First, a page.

POV: Medicare for All-Is It Feasible?

The 2020 presidential race has ignited a new focus on healthcare reform. On the left, 10 proposals have been put forth to expand Medicare or create a “Medicare for All” universal health insurance program. On the right, there are renewed calls for repeal of the Affordable Care Act without articulation of what would replace this plan and create options for the 26 million Americans currently uninsured. Furthermore, no remedy has been established to address rising premiums and those individuals with high deductibles, coinsurance, and copays, all of which render their insurance unusable because of the high out-of-pocket costs. In a recent speech, Seema Verma, administrator of Medicare and Medicaid, criticized Medicare for All plans and called a single-payer system the biggest threat to the future of the American healthcare system.

The US currently has the most extensive tax-financed healthcare system of any economically developed country without the benefits of universal coverage of its citizens. Everyone understands the costs of direct government tax-supported insurance programs like Medicare ($480 billion), Medicaid ($450 billion), and Tricare, the healthcare program for uniformed service members, but as Steffie Woolhandler, a cofounder of Physicians for a National Health Program, has noted, every municipal, state, and federal worker has tax-supported health insurance with a premium paid in administrative costs to private insurance companies to act as middle managers of the health benefit. These costs can be as high as 24 percent of total costs as opposed to the 2 to 4 percent administrative costs of Medicare. In addition, the US taxpayer supports the VA health system ($200 billion) and the Military Health System ($50 billion).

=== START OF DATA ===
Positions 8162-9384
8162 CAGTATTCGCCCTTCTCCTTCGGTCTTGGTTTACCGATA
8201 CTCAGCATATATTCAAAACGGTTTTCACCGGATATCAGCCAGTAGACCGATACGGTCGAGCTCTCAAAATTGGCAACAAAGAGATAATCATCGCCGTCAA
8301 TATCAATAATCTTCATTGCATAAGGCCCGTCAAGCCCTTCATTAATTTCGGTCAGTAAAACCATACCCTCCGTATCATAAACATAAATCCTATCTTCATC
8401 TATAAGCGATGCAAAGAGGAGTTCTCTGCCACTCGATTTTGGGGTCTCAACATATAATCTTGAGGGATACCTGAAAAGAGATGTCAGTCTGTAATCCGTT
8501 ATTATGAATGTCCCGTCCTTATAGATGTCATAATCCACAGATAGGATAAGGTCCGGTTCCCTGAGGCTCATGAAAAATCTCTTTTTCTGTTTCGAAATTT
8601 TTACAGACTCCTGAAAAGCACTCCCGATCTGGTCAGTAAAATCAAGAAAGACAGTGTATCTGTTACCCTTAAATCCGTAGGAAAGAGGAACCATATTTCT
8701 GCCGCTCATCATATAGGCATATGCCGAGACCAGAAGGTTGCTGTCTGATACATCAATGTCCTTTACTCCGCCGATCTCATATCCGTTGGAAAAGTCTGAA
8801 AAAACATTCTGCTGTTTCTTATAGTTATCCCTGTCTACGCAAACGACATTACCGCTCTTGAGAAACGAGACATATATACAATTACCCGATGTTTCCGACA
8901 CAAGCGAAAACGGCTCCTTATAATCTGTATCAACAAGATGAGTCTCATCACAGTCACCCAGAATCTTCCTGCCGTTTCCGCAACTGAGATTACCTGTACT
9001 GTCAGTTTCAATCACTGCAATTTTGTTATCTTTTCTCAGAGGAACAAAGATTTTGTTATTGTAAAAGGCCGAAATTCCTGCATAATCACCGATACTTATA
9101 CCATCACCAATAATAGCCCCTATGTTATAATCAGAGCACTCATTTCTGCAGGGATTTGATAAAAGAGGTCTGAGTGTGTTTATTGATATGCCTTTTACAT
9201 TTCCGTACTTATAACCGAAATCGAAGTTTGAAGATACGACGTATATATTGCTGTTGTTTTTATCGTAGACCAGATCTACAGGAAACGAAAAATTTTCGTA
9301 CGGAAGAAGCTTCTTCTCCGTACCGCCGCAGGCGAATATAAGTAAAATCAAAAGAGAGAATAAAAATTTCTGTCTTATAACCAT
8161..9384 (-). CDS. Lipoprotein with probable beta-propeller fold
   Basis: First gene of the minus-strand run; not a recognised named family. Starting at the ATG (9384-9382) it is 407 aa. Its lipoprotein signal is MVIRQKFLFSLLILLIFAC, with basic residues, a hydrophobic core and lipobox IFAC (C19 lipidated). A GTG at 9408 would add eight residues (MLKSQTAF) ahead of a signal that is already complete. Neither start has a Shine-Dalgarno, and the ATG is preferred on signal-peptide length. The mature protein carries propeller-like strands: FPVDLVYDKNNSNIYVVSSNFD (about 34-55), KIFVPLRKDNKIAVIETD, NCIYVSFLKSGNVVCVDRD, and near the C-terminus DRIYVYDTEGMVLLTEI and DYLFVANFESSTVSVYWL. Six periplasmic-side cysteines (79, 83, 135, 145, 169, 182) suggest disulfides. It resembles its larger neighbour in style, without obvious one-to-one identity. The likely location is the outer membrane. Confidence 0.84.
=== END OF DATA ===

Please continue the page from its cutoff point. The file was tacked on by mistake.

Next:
Employer-based insurance has been a major source of financing healthcare since the 1930s. It evolved at a time when healthcare costs were low and was institutionalized during WWII when wages were frozen and healthcare benefits were used to attract workers. Following WWII, labor unions fought for health insurance benefits as part of labor contracts leading to expansion of the private, for-profit health insurance market that used “experience ratings” to set premiums. Today, with the enormous costs of healthcare, the employer-based insurance system creates a competitive disadvantage for companies operating in global markets and financial risk for the individual.